Protecting Your Small Business When Filing Bankruptcy

protectingProtecting Your Small Business When Filing Bankruptcy

The rules for small business owners or self-employed individuals are a little different when it comes to filing bankruptcy. If you need to file personal bankruptcy in NYC, then your business will come up during the bankruptcy proceedings, whether you are the sole proprietor or your business is incorporated. In either case, the business is an asset (or multiple assets) that you are required to disclose.

Depending on what type of bankruptcy you file, your business assets may or may not be protected. Here’s what you need to know to protect your business when filing for bankruptcy.

Sole Proprietors Watch Out

It is difficult to place a value on a sole proprietorship in general. As the only employee, you are likely selling a service or product that only you can offer, so the monetary value of the business itself is questionable for anyone who isn’t you. However, sole proprietors are not legally permitted to differentiate between what they own and what the business owns. Any property, equipment, stock, materials, investments, supplies, or anything else owned by the business can be considered your property in a bankruptcy hearing.

There are some very small exemptions that protect certain tools of the trade from bankruptcy – but these don’t add up to much in New York. A Chapter 7 bankruptcy involves a liquidation of your assets, so if you want to protect your assets from being seized, it may be better to explore a Chapter 13 bankruptcy instead.

However, there is one big benefit to filing a Chapter 7 as a sole proprietor: it also wipes out the business’ debts. If you are able to use exemptions to protect your business assets, then this could be a very good option for getting a totally clean slate for both you and the business.

Incorporations Get a Break

If you have incorporated your business before now, then you are in a much better place when starting your bankruptcy filing. The business is considered its own legal entity, allowed to own property that you do not. The only thing that could be considered your asset is stock in the company that could be seized and liquidated.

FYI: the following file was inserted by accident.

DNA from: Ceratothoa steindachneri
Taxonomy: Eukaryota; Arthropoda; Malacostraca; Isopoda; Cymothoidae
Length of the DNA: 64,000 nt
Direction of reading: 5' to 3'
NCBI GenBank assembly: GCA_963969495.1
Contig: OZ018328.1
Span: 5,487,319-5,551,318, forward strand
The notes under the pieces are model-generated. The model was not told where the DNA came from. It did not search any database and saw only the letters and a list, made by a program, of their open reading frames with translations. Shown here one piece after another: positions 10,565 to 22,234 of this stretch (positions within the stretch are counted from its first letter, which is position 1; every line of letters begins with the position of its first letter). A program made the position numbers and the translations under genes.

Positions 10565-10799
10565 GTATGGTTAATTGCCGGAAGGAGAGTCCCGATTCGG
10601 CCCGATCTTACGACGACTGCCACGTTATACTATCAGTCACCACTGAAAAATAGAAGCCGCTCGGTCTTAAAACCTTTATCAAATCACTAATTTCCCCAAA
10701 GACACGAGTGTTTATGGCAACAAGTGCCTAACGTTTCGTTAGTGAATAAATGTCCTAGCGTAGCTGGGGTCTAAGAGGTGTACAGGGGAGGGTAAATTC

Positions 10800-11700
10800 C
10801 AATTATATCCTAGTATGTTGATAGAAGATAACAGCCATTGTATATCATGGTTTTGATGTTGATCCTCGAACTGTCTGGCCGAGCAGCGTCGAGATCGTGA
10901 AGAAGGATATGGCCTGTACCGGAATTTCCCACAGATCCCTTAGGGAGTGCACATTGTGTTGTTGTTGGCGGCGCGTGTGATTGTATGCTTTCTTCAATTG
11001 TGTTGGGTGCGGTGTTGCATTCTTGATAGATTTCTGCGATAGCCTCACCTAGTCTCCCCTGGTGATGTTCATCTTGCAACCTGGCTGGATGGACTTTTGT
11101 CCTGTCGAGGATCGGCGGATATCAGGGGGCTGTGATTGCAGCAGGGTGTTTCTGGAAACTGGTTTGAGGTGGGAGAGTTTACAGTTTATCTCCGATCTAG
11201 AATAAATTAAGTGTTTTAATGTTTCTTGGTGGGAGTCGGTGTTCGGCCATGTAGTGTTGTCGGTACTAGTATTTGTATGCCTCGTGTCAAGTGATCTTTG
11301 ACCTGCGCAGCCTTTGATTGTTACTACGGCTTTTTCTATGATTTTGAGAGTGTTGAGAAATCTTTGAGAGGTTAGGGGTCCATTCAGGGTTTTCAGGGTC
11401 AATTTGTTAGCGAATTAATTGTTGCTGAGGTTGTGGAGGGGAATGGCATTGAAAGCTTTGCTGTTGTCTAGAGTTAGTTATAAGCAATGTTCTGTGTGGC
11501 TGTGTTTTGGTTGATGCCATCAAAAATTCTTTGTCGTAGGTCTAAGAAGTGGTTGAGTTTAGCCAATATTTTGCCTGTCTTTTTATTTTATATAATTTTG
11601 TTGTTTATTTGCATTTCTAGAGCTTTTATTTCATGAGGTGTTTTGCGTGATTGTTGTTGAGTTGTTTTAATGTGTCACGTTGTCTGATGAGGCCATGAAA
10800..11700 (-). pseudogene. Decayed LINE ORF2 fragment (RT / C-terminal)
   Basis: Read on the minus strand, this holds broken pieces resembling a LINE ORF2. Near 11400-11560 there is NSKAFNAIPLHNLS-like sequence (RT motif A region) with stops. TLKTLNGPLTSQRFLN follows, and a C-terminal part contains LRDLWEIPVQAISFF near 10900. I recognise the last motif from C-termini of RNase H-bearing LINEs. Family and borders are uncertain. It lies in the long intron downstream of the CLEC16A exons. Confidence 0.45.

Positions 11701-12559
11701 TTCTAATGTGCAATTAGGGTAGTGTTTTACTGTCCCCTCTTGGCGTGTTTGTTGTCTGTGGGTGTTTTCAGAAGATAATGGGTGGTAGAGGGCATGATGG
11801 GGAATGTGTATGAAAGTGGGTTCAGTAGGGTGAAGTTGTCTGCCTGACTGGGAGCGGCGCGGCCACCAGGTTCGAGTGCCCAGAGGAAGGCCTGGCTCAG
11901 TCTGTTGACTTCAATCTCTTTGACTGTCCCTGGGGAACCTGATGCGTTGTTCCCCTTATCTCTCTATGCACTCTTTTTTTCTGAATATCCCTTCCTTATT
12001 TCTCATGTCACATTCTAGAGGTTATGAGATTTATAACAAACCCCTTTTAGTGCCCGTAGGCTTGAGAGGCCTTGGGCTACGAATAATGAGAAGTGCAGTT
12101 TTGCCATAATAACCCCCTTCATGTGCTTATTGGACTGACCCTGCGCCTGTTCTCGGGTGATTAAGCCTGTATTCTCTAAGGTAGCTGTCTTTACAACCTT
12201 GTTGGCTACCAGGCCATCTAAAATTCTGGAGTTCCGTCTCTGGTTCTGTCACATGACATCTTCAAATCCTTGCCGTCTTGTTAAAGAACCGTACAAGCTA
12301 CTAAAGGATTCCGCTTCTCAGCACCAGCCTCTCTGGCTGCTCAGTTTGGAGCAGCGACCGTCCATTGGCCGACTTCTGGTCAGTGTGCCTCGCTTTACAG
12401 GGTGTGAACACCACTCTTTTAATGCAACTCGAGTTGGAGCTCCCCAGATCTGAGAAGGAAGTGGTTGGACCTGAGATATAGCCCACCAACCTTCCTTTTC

It’s also important to know that if the business is its own entity, then it has its own legal ability to file for bankruptcy. However, businesses cannot file a Chapter 13. So, if you are considering filing bankruptcy for the business itself, be aware that the business’ property and assets could be liquidated. This is one situation in which sole proprietors have a slight advantage over incorporations; they do have the opportunity to file in a way that protects all assets from seizure throughout the bankruptcy process.

Summary

There are pros and cons to both sole proprietorship and incorporation when it comes to bankruptcy, but for the most part, this won’t help someone who is currently considering filing for bankruptcy in NYC. Your business is already either solely owned or incorporated. The most important things to know are that a Chapter 13 protects your assets but doesn’t wipe away your debts; and that a Chapter 7 gets rid of debts, but doesn’t protect your assets. There are ways to exempt assets with a Chapter 7, however, which is why it is so important to work with an experienced bankruptcy lawyer in this situation.

If you are a small business owner needing to file bankruptcy, don’t let your livelihood be taken from you. Call my office at 212-244-2882 to find out how you can protect your business while filing personal bankruptcy in NYC.